"Eddie Munster" looks back on life with the most gruesome family on TV

Before "The Osbournes," the most gruesome family on TV lived at 1313 Mockingbird Lane. But since "The Munsters — The Complete First Season" (Universal, 1964, unrated), released on DVD last week, is shockingly barren of behind-the-scenes material, we summoned up little Eddie Munster, himself. We reached the former wolf-boy — now 51 and answering to "Butch Patrick" — at his Los Angeles home.

Q: "Eddie Munster" has become the standard insult to hurl at goth guys.

A: You know, it's funny, I was talking to someone, I said, "I need to write a script that if the goth guys got together and were going to have a leader, it would be like Eddie Munster." I could be like — don't take this wrong — Hitler.

Q: Was there a metaphor going on with "The Munsters?" Most people have emotional vampires in the family.

A: What a lot of people didn't know — and I didn't know at the time, since I was a kid — it was actually a social-commentary show. Just pretend we're an ethnic group. And it's not the color of your skin, it's the strength of your character. Herman was persecuted somewhat. He was different. It was very much disguised, but it was a humanitarian effort.

Q: In the DVD's unaired pilot, there's a different actor playing Eddie: Happy Derman.

A: He ain't so happy to me!

Q: So how did you wrest this part from the clutches of Happy?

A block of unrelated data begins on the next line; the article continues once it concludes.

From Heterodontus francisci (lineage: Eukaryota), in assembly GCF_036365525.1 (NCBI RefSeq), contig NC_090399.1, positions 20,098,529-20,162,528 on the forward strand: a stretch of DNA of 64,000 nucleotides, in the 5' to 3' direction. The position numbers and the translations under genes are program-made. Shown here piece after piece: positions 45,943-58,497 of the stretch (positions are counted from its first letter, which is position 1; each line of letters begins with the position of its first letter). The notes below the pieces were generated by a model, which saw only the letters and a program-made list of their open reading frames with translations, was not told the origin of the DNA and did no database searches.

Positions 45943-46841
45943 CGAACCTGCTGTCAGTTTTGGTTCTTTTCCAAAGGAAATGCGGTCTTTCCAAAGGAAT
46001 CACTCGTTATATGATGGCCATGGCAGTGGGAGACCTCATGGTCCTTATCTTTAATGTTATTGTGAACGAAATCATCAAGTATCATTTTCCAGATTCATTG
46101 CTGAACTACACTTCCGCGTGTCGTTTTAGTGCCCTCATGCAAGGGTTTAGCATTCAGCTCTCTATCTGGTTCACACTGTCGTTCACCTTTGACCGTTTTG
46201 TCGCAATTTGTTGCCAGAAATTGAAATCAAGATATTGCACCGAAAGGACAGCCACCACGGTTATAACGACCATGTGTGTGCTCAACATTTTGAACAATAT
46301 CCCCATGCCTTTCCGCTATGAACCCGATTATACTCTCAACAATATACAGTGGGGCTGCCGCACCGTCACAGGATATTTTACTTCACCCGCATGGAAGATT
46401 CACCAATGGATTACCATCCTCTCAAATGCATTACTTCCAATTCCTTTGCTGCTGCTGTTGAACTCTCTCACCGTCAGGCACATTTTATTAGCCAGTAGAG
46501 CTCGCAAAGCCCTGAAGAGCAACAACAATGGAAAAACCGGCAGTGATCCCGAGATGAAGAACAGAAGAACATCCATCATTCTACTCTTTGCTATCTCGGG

A: Apparently Happy, out of 500 kids, that's the best they came up with. That's the scary part. If it was just me and Happy, I would say that's no big deal. But apparently it was me and 501 kids including Happy that I beat out. And they flew me in, and they had two other kids there that had been on 16 callbacks.

Q: Making a sitcom out of the Universal Studios monsters pretty much signified that crap didn't scare anyone anymore.

A: When I did the screen test, I had no idea what the concept was. I just walked into a kitchen with a woman with an apron. And nobody thought it was going to make it even through two shows, let alone two seasons. But the neat part about it was, [Joe] Connelly and [Bob] Mosher, who did "Leave it to Beaver," had a pretty good feel for what they wanted to do. And I guess they took a chance with the monsters: make them humanlike, and make them loveable, and make them likeable.

Q: Did you get mobbed when the show was a hit? Was there an Eddie line of short pants?

A: No, when I went out nobody would recognize me because I didn't have my makeup on. But occasionally I would wear my makeup home on the freeway just to get looks from the people in the cars, and I would, like, bark at them, and they didn't know whether I was a dog-boy, a boy-dog, or this or that.

Q: If you'd held out for salary demands like actors do now, they could have threatened to replace you with Invisible Boy.

A: Back then, it was really cut and dried. You signed a contract, you did your job, you went to work, you worked 39 episodes a year, you didn't have time for talk shows or movies of the week, you know? You were tired and you wanted to go home.